Monday, September 04, 2006

No Country

“All the time you spend tryin to get back what's been took from you there's more goin out the door.”

I’ve tried to read Cormac McCarthy before; a lot of friends have recommended him, including our own Jamie Delano (hey, Jamie). I always found him very cold -- McCarthy, not Jamie -- full of beautiful imagery but somehow uninvolving. I got a hundred pages into BLOOD MERIDIAN before giving up…and yet, ten years later, I can still remember some of the book’s striking, surreal visuals.

NO COUNTRY FOR OLD MEN isn’t what it seems. On the surface, it’s a police procedural that follows various criminals, lawmen, and bystanders around Texas and Mexico as they stumble into deeper and deeper shit. Along the way, you can learn such useful things as how to set a car on fire with a makeshift time-delay fuse, giving yourself time enough to casually stroll out of range.

But the crime elements ultimately lead around in circles, in service of a series of sad, fascinating existential questions. I don’t agree with Sheriff Ed Tom Bell’s view of the modern world, which may or may not reflect McCarthy’s own…but I found his ruminations and reactions, as well as those of the minor characters, utterly engrossing.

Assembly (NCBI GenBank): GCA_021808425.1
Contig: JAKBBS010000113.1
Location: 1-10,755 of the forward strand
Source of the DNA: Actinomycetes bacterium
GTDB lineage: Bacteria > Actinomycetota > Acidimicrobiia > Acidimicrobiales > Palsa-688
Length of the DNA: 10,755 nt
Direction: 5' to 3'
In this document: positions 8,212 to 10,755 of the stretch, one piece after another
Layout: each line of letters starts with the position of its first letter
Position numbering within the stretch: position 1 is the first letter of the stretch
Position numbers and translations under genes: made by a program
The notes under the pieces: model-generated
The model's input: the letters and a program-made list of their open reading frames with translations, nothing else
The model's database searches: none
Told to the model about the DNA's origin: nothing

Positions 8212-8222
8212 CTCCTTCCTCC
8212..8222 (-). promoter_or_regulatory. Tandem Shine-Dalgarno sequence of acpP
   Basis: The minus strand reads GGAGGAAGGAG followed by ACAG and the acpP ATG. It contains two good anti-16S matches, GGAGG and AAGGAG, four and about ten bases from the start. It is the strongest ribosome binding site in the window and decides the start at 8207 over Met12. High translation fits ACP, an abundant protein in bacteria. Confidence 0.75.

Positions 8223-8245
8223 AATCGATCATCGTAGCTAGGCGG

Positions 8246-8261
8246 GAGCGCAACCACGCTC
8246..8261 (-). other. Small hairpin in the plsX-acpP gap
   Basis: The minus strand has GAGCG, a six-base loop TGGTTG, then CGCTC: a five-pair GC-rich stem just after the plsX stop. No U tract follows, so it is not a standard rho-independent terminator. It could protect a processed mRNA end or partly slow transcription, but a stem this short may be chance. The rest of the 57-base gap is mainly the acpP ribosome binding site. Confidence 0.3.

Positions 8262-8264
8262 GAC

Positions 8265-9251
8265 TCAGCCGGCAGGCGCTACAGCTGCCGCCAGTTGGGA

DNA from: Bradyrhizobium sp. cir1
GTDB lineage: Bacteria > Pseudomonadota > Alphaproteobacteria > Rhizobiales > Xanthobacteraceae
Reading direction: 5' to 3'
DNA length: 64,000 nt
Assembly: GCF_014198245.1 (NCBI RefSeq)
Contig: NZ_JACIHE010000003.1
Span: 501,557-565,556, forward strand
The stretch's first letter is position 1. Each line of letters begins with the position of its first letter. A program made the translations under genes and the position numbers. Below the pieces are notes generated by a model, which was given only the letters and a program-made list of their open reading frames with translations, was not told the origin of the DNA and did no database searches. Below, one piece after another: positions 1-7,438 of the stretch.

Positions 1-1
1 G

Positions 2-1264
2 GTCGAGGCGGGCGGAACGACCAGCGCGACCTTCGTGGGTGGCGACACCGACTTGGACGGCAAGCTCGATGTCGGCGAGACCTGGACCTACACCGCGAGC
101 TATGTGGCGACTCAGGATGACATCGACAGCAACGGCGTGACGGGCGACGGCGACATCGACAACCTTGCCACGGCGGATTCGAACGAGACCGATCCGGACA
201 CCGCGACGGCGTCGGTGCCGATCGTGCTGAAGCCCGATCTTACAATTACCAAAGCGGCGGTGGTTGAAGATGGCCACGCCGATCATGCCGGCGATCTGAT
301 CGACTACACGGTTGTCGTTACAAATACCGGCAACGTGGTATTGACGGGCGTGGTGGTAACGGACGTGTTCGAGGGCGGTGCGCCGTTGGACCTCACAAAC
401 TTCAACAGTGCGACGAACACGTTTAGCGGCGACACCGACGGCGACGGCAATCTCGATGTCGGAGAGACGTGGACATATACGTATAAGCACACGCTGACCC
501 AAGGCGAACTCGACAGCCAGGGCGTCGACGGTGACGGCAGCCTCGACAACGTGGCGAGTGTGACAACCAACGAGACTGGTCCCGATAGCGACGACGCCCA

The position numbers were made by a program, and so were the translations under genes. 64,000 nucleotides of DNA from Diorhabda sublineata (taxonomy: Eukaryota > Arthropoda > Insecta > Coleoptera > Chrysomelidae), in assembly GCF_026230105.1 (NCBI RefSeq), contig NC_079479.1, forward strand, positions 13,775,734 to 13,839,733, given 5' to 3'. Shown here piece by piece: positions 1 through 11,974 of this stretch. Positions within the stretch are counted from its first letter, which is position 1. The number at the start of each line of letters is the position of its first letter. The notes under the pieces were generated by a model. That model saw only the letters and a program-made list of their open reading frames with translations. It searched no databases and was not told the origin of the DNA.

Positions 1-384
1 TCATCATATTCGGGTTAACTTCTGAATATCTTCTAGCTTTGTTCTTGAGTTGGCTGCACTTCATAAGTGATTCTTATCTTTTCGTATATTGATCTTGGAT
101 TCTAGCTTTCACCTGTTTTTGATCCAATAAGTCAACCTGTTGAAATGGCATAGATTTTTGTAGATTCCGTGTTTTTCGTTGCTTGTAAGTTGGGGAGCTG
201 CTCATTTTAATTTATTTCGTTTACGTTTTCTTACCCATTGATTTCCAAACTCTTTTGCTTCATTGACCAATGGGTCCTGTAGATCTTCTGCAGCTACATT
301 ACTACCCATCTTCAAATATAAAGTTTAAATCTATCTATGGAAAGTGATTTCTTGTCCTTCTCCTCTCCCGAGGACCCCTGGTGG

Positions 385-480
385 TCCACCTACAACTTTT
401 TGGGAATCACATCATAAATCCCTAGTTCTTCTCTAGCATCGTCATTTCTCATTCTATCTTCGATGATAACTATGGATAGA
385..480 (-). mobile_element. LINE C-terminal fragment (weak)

It’s possible to imagine a film adaptation of NO COUNTRY that adapts three-fourths of the book faithfully, word for word, and yet completely misses the point. You can hear the studio meeting: Shouldn’t the crimes be solved? Shouldn’t the audience get some satisfaction? Shouldn’t all the violence be for something?

I have a feeling I was trying to read McCarthy in small chunks before, while commuting. That doesn’t work. His writing requires more of a commitment. I’m glad I had the time, this time.

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